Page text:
[Show abstract][Hide abstract] ABSTRACT: We fabricated AlGaN/GaN high electron mobility transistors (HEMTs) on h-BN/sapphire substrates and transferred them from the host substrates to copper plates using h-BN as a release layer. In current–voltage characteristics, the saturation drain current decreased by about 30% under a high-bias condition before release by self-heating effect. In contrast, after transfer, the current decrement was as small as 8% owing to improved heat dissipation: the device temperature increased to 50 °C in the as-prepared HEMT, but only by several degrees in the transferred HEMT. An effective way to improve AlGaN/GaN HEMT performance by a suppression of self-heating effect has been demonstrated.
[Show abstract][Hide abstract] ABSTRACT: We demonstrated the transfer of GaN-devices from sapphire substrates to foreign materials using an h-BN release layer. In LEDs transferred onto indium sheets, no discernible degradation of the light emission performance occurred. Remarkably, the self-heating effect was suppressed in HEMTs transferred to copper plates because of improved heat dissipation.
2014 4th IEEE International Workshop on Low Temperature Bonding for 3D Integration (LTB-3D); 07/2014
[Show abstract][Hide abstract] ABSTRACT: GaN was grown in spiral growth mode by metalorganic vapor phase epitaxy in selective areas having screw-type dislocations. Relationships between the growth rate and supersaturation provide a novel way to estimate the evaporation energy of GaN, which turns out to be carrier gas dependent: 4.3 +/- 0.9 eV for N-2 and 2.1 +/- 0.4 eV for H-2. The latter is significantly smaller, probably due to enhanced etching by H-2. Suppression of excessive nucleation by etching in H-2 may be responsible for the formation of step-free GaN surfaces at low temperatures in selective areas free from screw-type dislocations. (C) 2013 The Japan Society of Applied Physics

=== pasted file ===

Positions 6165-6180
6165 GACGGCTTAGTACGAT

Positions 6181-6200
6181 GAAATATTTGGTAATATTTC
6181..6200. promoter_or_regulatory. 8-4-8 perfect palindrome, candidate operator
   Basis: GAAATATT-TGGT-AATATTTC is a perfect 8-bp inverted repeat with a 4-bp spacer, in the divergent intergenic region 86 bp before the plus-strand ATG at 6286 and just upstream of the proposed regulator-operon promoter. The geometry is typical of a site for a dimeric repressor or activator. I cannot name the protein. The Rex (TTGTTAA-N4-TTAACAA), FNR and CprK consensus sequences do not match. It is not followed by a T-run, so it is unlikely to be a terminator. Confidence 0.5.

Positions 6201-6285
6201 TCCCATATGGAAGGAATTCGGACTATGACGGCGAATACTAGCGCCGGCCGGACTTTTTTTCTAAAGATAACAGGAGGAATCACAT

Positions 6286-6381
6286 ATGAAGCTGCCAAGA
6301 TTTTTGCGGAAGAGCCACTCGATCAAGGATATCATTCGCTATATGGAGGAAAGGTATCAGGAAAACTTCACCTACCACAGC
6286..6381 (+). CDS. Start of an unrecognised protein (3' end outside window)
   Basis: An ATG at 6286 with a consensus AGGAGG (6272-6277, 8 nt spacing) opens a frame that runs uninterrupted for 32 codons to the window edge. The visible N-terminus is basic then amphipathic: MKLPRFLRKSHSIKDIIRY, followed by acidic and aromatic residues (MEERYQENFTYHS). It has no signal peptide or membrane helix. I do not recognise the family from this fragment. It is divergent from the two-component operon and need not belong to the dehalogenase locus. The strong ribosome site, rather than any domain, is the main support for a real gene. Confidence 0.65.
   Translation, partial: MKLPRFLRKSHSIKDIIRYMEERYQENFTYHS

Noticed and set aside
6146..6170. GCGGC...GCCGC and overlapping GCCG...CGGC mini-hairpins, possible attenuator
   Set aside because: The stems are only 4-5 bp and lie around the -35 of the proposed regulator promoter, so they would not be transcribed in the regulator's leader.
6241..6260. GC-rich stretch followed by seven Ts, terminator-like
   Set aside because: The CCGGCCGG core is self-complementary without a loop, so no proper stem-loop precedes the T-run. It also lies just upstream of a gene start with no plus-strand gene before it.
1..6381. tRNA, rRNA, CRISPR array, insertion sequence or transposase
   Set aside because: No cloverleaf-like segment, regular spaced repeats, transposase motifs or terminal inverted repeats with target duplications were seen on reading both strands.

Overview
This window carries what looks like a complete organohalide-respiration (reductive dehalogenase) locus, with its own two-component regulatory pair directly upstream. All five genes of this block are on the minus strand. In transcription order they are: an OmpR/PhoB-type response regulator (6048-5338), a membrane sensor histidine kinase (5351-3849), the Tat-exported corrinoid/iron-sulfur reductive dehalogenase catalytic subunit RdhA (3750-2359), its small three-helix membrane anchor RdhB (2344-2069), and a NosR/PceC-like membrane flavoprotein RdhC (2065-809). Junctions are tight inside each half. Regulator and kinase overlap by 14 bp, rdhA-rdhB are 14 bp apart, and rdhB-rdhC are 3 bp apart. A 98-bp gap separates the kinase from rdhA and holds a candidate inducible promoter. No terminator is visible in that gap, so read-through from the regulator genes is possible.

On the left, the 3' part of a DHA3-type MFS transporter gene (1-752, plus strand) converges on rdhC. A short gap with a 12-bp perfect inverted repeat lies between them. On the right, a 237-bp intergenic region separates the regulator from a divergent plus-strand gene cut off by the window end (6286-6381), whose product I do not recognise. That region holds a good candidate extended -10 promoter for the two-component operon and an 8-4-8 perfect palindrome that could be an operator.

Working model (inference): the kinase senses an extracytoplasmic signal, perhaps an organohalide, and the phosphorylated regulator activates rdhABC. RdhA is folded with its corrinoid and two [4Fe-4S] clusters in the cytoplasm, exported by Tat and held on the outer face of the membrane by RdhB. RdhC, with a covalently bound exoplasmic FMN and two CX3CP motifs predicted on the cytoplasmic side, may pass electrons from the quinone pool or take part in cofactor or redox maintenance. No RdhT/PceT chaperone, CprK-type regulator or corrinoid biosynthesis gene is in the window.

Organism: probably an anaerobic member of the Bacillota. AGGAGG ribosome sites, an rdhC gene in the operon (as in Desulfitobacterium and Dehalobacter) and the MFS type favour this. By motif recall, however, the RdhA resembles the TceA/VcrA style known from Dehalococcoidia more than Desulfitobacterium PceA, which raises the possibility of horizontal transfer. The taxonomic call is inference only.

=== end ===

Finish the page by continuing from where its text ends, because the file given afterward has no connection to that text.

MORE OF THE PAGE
[Show abstract][Hide abstract] ABSTRACT: An ultrathin (one monolayer thick) InN single quantum well (SQW) formed on a step-free GaN surface shows very sharp violet PL emission. The size (16 μm in diameter) is large enough for state-of-the-art nanotechnology to handle. Longer wavelength emissions, such as green and red, are expected by increasing the thickness of the SQW through the utilization of the quantum size effect.
[Show abstract][Hide abstract] ABSTRACT: We have successfully released an InGaN/GaN light-emitting diode (LED)
from a sapphire growth substrate and transferred it to a piece of
commercially available adhesive tape using a mechanical transfer method
called ``MeTRe'' (Mechanical Transfer using a Release layer). By this
method, a 3-nm-thick hexagonal BN (h-BN) layer inserted between the
sapphire substrate and the GaN-based layer acts as both a buffer layer
for the growth of a high-quality GaN-based layer and a release layer in
the transfer process. A very thin (<0.1 mm) vertical LED prototype
wrapped with two pieces of adhesive tape emitted violet-blue light.
[Show abstract][Hide abstract] ABSTRACT: Nitride semiconductors are the materials of choice for a variety of device applications, notably optoelectronics and high-frequency/high-power electronics. One important practical goal is to realize such devices on large, flexible and affordable substrates, on which direct growth of nitride semiconductors of sufficient quality is problematic. Several techniques--such as laser lift-off--have been investigated to enable the transfer of nitride devices from one substrate to another, but existing methods still have some important disadvantages. Here we demonstrate that hexagonal boron nitride (h-BN) can form a release layer that enables the mechanical transfer of gallium nitride (GaN)-based device structures onto foreign substrates. The h-BN layer serves two purposes: it acts as a buffer layer for the growth of high-quality GaN-based semiconductors, and provides a shear plane that makes it straightforward to release the resulting devices. We illustrate the potential versatility of this approach by using h-BN-buffered sapphire substrates to grow an AlGaN/GaN heterostructure with electron mobility of 1,100 cm(2) V(-1) s(-1), an InGaN/GaN multiple-quantum-well structure, and a multiple-quantum-well light-emitting diode. These device structures, ranging in area from five millimetres square to two centimetres square, are then mechanically released from the sapphire substrates and successfully transferred onto other substrates.